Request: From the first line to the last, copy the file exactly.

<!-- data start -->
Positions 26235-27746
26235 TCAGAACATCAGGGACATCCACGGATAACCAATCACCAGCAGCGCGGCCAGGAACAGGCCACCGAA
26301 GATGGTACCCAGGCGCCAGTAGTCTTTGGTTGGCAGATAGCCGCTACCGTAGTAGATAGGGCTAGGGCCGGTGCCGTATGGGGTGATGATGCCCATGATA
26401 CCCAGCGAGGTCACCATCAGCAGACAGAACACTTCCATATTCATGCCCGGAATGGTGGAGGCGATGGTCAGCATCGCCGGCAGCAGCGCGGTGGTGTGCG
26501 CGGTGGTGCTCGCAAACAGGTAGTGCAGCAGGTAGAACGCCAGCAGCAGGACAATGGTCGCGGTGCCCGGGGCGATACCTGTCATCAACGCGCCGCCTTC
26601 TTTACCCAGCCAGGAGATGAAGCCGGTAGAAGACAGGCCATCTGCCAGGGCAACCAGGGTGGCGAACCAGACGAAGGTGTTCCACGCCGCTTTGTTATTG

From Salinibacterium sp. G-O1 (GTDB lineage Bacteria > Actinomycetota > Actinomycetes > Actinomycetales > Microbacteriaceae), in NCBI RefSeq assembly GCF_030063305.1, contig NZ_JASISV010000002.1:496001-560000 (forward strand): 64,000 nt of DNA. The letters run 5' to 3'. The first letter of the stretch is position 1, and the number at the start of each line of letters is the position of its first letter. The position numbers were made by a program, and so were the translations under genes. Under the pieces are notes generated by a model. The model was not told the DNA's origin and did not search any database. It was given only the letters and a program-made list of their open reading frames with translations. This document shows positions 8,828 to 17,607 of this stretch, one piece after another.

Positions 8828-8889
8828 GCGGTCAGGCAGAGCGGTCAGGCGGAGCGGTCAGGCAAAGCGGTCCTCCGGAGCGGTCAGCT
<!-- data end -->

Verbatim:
Positions 26235-27746
26235 TCAGAACATCAGGGACATCCACGGATAACCAATCACCAGCAGCGCGGCCAGGAACAGGCCACCGAA
26301 GATGGTACCCAGGCGCCAGTAGTCTTTGGTTGGCAGATAGCCGCTACCGTAGTAGATAGGGCTAGGGCCGGTGCCGTATGGGGTGATGATGCCCATGATA
26401 CCCAGCGAGGTCACCATCAGCAGACAGAACACTTCCATATTCATGCCCGGAATGGTGGAGGCGATGGTCAGCATCGCCGGCAGCAGCGCGGTGGTGTGCG
26501 CGGTGGTGCTCGCAAACAGGTAGTGCAGCAGGTAGAACGCCAGCAGCAGGACAATGGTCGCGGTGCCCGGGGCGATACCTGTCATCAACGCGCCGCCTTC
26601 TTTACCCAGCCAGGAGATGAAGCCGGTAGAAGACAGGCCATCTGCCAGGGCAACCAGGGTGGCGAACCAGACGAAGGTGTTCCACGCCGCTTTGTTATTG

From Salinibacterium sp. G-O1 (GTDB lineage Bacteria > Actinomycetota > Actinomycetes > Actinomycetales > Microbacteriaceae), in NCBI RefSeq assembly GCF_030063305.1, contig NZ_JASISV010000002.1:496001-560000 (forward strand): 64,000 nt of DNA. The letters run 5' to 3'. The first letter of the stretch is position 1, and the number at the start of each line of letters is the position of its first letter. The position numbers were made by a program, and so were the translations under genes. Under the pieces are notes generated by a model. The model was not told the DNA's origin and did not search any database. It was given only the letters and a program-made list of their open reading frames with translations. This document shows positions 8,828 to 17,607 of this stretch, one piece after another.

Positions 8828-8889
8828 GCGGTCAGGCAGAGCGGTCAGGCGGAGCGGTCAGGCAAAGCGGTCCTCCGGAGCGGTCAGCT